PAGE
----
But for Marissa, whose family owns the shop, that fear also turns to frustration.
"What people don't understand is ... they don't see the poverty these people live in (in Mexico)," she said. "They're living in cardboard boxes."
While on a multi-media internship from Utah Valley State College to a television station in Mexico, she was saddened to learn the top editor made only $300 a month and that was with an education.
There are no opportunities in Mexico, she said. That's why people come to the states. They need a way to put food on their family's table.
And even though she's frustrated with the situation, Marissa said she's still a bit scared and asked that the Deseret Morning News not print her last name.
The wave of fear also swept through the Alpine and Provo School districts.
Staff at Canyon View Junior High School, at 625 E. 950 North in Orem, said a few students, who were visibly upset or crying, checked out of school on Thursday. There were slightly more absences than normal for Friday, they added.
Sharon Elementary School in Orem is 50 percent Hispanic and had six students check out Thursday and six students absent Friday because of the raid, said assistant principal Susann Wagner.
"These raids are hard on the kids," she said.
Orem Junior High, with a student population that's 21 percent Hispanic, didn't have attendance problems, but several students wanted to start a petition to free the detainees, said Dennis Bacon, assistant principal. But after talking with the student council, the students decided it would be more productive to write letters expressing support to the detainees and their families, Bacon said.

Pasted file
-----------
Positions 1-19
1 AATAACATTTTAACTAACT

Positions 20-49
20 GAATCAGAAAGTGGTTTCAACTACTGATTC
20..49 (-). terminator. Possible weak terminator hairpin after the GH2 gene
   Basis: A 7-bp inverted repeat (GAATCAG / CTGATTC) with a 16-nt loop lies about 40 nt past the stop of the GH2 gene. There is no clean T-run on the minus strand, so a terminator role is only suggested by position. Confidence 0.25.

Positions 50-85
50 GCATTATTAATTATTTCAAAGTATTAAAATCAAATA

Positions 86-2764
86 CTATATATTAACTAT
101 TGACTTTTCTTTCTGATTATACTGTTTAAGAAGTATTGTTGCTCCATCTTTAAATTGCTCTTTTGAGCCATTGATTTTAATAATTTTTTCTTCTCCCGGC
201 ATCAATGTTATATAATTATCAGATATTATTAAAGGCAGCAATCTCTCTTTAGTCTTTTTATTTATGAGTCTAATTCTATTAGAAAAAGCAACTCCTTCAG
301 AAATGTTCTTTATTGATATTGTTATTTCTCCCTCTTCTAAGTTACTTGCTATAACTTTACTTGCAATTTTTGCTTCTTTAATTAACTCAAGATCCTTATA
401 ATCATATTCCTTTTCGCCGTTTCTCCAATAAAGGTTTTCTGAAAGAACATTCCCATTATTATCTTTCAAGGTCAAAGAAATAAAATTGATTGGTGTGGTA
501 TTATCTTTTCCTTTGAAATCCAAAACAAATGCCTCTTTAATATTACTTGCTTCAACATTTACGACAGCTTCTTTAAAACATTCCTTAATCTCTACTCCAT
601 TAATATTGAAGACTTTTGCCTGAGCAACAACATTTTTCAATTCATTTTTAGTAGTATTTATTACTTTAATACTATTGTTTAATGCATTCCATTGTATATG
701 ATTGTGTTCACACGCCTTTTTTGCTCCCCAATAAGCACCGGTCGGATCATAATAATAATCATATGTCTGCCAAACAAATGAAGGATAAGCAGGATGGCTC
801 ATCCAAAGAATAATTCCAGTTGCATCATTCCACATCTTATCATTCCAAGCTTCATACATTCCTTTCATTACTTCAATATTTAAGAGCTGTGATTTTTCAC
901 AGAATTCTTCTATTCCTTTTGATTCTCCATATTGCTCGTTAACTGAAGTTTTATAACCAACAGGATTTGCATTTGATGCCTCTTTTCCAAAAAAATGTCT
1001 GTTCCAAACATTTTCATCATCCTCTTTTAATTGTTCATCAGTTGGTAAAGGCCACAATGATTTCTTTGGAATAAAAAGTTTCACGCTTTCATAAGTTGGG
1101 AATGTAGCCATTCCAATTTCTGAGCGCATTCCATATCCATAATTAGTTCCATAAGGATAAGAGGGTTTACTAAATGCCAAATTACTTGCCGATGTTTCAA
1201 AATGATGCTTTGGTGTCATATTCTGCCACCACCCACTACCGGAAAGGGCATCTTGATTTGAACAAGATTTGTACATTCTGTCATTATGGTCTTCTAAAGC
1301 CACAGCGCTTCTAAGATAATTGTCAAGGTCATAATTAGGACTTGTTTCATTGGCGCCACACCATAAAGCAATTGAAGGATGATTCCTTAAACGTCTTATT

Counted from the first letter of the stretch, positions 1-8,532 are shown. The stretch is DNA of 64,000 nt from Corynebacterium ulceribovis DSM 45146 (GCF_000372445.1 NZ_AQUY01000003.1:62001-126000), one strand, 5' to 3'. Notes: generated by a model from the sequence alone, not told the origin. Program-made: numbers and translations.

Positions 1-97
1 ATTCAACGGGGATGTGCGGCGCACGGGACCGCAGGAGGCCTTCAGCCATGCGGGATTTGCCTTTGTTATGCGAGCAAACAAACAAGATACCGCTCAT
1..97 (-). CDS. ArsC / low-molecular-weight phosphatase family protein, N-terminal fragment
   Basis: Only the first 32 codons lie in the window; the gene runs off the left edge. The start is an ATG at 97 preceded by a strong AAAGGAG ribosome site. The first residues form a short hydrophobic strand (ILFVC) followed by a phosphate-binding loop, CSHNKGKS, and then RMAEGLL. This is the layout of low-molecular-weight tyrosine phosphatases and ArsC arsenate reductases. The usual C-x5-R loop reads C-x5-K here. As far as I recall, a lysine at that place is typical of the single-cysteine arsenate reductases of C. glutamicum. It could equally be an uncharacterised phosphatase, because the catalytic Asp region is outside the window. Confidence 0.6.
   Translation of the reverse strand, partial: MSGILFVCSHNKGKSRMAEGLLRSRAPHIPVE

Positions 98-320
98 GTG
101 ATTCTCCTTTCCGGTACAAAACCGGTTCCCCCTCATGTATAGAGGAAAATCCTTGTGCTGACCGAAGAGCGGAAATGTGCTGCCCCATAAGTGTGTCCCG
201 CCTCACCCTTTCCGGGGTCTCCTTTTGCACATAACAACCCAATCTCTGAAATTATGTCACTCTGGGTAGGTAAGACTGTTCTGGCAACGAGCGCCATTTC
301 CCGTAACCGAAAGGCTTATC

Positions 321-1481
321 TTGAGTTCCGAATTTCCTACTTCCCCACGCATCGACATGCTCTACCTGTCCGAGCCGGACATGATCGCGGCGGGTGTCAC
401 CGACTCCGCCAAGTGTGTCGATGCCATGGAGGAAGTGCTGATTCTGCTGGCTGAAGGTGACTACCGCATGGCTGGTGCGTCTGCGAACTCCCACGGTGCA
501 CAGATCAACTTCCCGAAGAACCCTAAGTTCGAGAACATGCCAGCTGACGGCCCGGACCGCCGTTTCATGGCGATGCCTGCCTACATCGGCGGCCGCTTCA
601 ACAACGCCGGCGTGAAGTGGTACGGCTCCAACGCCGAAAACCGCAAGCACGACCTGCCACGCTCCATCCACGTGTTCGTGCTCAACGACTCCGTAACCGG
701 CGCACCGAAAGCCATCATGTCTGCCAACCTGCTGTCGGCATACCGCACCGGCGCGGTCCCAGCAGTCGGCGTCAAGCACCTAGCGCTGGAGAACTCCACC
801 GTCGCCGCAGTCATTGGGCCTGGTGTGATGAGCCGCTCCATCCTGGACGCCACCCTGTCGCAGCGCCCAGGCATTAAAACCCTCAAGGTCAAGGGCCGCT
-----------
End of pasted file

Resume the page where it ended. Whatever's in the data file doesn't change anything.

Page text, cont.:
It's especially frustrating for Castaneda, a legal citizen, whose husband has been approved for legal papers, but is still on the waiting list to get them."Instead of being able to help these people through the system, (we) make it much more difficult," said Ignacio Garcia, professor of history at Brigham Young University who specializes in Mexican American Latino civil rights issues in history. "They're not moving to El Salvador ... (or) Cuba ... (or) Jamaica. Why? There are no jobs there. Every Latino will tell you they came to this country because somebody in their family whispered that there was a job to be gotten here. Our war against undocumented is like our war against drugs. As long as you have this great demand, then you're going to have people coming ... in their search for wanting to make a better life."
Contributing: Deborah Bulkeley
- Lehi toddler killed in accident remembered as...
- Preparing to split up, LDS General Primary...
- A river runs dry: Water and the future of...
- Cyclist killed on training run after...
- Photo gallery: Holi festival immerses Utahns...
- Utah taxpayers will pay millions more in wake...
- American Fork cyclist killed during training...
- Boy, 3, killed in Lehi scooter accident
- President Obama to make first trip to... 114
- Sen. Harry Reid's retirement recalls... 41
- Utah taxpayers will pay millions more... 41
- Obama expected to stay overnight in... 37
- School leaders look for solutions to... 24
- Cyclist killed on training run after... 23
- A river runs dry: Water and the future... 15
- Man who crashed truck into house... 12